Palestinian schoolscapes in Israel

Muhammad H. Amara

Research output: Contribution to journalArticlepeer-review

10 Scopus citations

Abstract

Abstract: The linguistic repertoire of Palestinian citizens in Israel is complex and diverse. Arabic is the language of personal, cultural, and national identity. Hebrew is important for social mobility, higher education, and shared citizenship. English, as a global language, is a window to the wider world (Amara, Policy and teaching English to Palestinian students in Israel: An ecological perspective to language education policies, 2014). As to language education, Arabic is the language of instruction in Palestinian schools. Hebrew is studied as a second language by all the Palestinian students from the second grade on, or even earlier. English is studied as a foreign language from the third grade on, and in many schools even earlier (Amara, Policy and teaching English to Palestinian students in Israel: An ecological perspective to language education policies, 2014; Hebraization in the Palestinian language landscape in Israel, 2015). This study investigates the reflection of the three languages studied in the Palestinian schoolscapes. More specifically, the schoolscapes in six Palestinian high schools located in three towns in the Little Triangle in Israel are studied. The distribution of the languages in the schoolscapes was examined by exploring the functions of signs, distinguishing between informative and symbolic content, and determining the authorship of signs (top-down vs. bottom-up). Altogether 1216 photographs of signs were taken and analyzed. In addition, the ‘tourist guide technique’, developed by Szabó (Journal of Applied Language Studies 9:23–51 2015), was used. The findings reveal that Arabic, Hebrew, and English are used in the schoolscapes of the Palestinian schools in Israel. Arabic is the most ubiquitous language, and Hebrew is also present. While there is evidence of English, its use lags far behind that of the two other languages. The schoolscapes are largely monolingual (mainly Arabic) or bilingual (Arabic-Hebrew). Trilingual signs almost do not exist. Though Palestinian students are trilingual since they learn three languages at school, multilingualism is not truly reflected in their schoolscapes.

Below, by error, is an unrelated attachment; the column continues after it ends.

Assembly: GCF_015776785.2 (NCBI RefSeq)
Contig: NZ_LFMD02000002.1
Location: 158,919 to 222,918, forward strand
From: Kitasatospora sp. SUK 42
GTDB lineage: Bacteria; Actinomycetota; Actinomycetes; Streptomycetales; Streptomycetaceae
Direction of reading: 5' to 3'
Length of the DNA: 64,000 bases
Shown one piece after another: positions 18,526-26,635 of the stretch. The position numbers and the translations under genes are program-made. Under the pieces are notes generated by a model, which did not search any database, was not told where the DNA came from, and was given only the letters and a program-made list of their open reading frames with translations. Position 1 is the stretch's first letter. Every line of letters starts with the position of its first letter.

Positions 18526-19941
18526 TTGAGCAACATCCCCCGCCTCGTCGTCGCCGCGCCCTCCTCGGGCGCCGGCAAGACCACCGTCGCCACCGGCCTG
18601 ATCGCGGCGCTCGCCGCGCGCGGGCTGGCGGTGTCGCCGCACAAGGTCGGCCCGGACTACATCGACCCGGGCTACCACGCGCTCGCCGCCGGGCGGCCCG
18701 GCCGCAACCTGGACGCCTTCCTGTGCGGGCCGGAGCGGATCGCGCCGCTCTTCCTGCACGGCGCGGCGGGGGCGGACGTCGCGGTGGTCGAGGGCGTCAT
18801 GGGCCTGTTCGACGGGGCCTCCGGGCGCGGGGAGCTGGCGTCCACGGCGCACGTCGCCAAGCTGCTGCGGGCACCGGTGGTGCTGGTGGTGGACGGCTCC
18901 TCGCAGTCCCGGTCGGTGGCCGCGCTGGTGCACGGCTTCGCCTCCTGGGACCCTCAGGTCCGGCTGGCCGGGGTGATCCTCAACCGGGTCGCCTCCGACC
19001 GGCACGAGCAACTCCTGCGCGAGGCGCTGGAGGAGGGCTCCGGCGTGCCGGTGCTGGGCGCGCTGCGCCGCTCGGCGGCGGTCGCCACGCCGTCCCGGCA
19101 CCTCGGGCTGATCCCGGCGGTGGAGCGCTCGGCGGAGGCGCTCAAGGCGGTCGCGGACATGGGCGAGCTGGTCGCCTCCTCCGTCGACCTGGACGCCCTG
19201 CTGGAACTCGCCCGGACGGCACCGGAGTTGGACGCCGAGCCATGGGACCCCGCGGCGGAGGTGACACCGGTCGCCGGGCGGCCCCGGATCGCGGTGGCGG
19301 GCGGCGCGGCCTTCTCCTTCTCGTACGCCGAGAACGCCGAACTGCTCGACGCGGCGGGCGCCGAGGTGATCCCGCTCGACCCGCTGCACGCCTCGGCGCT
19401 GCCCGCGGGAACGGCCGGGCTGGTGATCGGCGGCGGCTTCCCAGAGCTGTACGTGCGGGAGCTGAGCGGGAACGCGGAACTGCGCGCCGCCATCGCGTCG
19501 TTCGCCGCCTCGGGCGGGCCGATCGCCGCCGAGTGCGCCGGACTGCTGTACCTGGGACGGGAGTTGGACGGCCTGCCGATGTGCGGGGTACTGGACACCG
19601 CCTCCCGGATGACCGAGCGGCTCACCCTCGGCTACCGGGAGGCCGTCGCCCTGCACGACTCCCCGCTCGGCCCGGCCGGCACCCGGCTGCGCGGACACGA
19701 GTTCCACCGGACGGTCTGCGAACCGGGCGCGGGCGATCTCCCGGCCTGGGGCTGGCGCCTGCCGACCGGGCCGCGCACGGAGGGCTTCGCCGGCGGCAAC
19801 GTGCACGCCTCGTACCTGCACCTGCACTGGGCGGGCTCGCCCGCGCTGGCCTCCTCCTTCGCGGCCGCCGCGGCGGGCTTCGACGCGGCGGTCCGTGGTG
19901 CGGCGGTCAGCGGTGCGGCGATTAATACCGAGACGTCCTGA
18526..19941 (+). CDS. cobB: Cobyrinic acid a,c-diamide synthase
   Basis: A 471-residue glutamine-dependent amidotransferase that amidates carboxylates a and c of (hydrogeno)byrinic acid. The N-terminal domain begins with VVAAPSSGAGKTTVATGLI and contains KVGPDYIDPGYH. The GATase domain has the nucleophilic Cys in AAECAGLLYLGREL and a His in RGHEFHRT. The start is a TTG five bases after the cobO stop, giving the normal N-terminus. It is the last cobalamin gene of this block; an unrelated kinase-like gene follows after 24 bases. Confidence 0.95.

Original languageEnglish
Article number7
JournalAsian-Pacific Journal of Second and Foreign Language Education
Volume3
Issue number1
DOIs
StatePublished - 1 Dec 2018
Externally publishedYes

Bibliographical note

Publisher Copyright:
© 2018, The Author(s).

Keywords

  • Arabic
  • English
  • Hebrew
  • Israel
  • Palestinian schools
  • Schoolscape

Fingerprint

Dive into the research topics of 'Palestinian schoolscapes in Israel'. Together they form a unique fingerprint.

Cite this